But when Covid restrictions were lifted, they expected the reopening of gaming venues would result in a flood of dirty money being cleaned through the pokies.

A hi-tech Centralized Monitoring System (CMS) was rolled out by the NSW government as part of an undercover intelligence operation.

It enabled authorities to view historical and real time transactions across all 95,000 poker machines in NSW pubs and clubs.

The technology focuses on signs of money laundering and fraud, such as cash going in and out of machines without being played.

Multiple teams of investigators were assembled using the CMS system to examine thousands of transactions between October 11 and November 29.

And they were amazed by what they found.

At one western Sydney venue in Fairfield, CCTV tracked a group of housewives washing money through poker machines before handing a man tickets to cash out.

The footage showed five women seated at different pokies at the RSL club, being discreetly handed cash by a man before feeding it into the machines.

Once the machine spat out a ticket, the women would hand the ticket to a different man who would cash it in.

Another syndicate involving five unemployed men was also identified operating out of a western Sydney bowling club.

One man is seen on CCTV putting $5,500 into a machine before cashing it out.

As the unemployed man feeds the machines, two other men are seen operating as ‘lookouts’.

After the cash is washed, the man meets a fourth man, also unemployed, both heading to a silver Toyota Camry where a bag is retrieved.

The money launderer then proceeds to take the bag and place it in a white Mazda, driven by a fifth man, also unemployed.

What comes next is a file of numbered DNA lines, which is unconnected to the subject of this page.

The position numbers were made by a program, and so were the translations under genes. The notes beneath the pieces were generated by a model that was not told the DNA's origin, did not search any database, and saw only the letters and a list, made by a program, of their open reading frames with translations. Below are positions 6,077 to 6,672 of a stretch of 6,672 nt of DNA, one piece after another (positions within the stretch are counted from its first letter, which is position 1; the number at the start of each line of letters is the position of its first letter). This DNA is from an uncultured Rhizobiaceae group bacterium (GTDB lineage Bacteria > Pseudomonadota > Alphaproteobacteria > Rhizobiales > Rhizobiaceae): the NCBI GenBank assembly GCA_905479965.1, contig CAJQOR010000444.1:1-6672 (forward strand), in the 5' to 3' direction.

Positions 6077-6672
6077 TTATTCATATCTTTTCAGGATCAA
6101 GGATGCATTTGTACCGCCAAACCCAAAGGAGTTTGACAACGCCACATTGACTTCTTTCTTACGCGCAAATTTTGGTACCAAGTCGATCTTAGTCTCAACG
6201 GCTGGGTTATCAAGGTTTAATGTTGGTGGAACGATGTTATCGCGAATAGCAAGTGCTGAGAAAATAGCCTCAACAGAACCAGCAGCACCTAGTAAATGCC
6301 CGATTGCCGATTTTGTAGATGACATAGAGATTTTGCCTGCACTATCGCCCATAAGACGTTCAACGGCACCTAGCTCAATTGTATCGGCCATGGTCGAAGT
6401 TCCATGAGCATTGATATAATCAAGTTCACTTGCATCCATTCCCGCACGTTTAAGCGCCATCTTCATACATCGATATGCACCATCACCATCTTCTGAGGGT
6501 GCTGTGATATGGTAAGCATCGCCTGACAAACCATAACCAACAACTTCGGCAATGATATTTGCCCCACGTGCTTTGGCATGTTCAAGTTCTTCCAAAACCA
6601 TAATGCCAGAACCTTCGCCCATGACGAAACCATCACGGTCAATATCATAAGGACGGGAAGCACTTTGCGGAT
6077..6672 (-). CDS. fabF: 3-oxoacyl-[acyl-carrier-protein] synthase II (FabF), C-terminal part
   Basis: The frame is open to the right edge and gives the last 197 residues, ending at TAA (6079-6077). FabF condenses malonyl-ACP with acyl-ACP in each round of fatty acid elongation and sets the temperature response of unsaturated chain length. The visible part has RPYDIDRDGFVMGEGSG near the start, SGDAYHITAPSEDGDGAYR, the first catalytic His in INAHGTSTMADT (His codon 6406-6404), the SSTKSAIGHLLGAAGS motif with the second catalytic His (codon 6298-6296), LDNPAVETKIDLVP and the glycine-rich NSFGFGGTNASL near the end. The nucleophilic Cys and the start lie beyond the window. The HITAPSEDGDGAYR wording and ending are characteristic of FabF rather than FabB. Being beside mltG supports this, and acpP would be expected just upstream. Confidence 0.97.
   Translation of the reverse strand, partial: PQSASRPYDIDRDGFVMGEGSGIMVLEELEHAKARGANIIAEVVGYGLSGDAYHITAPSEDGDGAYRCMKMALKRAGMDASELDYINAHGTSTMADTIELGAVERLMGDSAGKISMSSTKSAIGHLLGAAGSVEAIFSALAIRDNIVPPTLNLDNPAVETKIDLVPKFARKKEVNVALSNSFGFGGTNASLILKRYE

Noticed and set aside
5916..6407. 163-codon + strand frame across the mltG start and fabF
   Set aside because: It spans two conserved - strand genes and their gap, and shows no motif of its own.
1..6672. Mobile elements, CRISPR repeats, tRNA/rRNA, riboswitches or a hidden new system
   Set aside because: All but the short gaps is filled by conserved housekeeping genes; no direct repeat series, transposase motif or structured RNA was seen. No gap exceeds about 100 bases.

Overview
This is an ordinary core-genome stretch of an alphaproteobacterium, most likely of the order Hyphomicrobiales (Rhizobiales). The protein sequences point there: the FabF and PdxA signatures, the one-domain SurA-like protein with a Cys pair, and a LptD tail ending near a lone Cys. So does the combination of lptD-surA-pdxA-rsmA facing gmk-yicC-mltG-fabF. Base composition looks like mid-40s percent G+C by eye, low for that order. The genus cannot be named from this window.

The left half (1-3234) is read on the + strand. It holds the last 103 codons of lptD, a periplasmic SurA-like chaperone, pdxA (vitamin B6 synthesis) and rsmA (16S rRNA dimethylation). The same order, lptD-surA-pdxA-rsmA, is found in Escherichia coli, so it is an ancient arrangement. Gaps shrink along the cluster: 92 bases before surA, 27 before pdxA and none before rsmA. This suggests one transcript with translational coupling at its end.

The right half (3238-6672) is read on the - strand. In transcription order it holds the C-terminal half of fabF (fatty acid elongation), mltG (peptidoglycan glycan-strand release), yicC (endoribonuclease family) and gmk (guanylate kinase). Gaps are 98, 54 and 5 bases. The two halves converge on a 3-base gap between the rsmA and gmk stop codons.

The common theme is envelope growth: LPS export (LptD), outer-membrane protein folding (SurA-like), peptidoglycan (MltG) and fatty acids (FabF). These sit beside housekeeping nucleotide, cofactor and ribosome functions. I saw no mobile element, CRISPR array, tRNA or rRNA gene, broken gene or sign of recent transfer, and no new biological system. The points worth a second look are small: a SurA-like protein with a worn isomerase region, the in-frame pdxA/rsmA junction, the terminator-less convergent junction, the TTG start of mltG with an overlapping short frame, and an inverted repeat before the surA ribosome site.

In one instance a woman who is a regular at a popular western Sydney bowling club was also found to have ‘washed’ $33,000 using gaming machines, in just two days, without placing a single bet.

One woman, a regular at a popular western Sydney bowling club was found to have 'washed' $33,000 using gaming machines, in just two days, without placing a single bet

One woman, a regular at a popular western Sydney bowling club was found to have 'washed' $33,000 using gaming machines, in just two days, without placing a single bet

One woman, a regular at a popular western Sydney bowling club was found to have ‘washed’ $33,000 using gaming machines, in just two days, without placing a single bet

While this activity would have long gone unrecognized, the CMS system picked up her activity, ultimately busting her.

Another syndicate uncovered by the investigation was at St. Johns Park, with investigators finding $45,000 of suspicious transactions in the seven-week period.

Operated by a husband-and-wife team, the syndicate is believed to have contained more than 20 people operating across more than 20 venues.

An investigation into its activities suggested that the syndicate has been operational since 2014.

A preliminary overview suggested around $1 million had been laundered by the syndicate.

The full report is expected to be released publicly in August.

Leave a Reply

Your email address will not be published.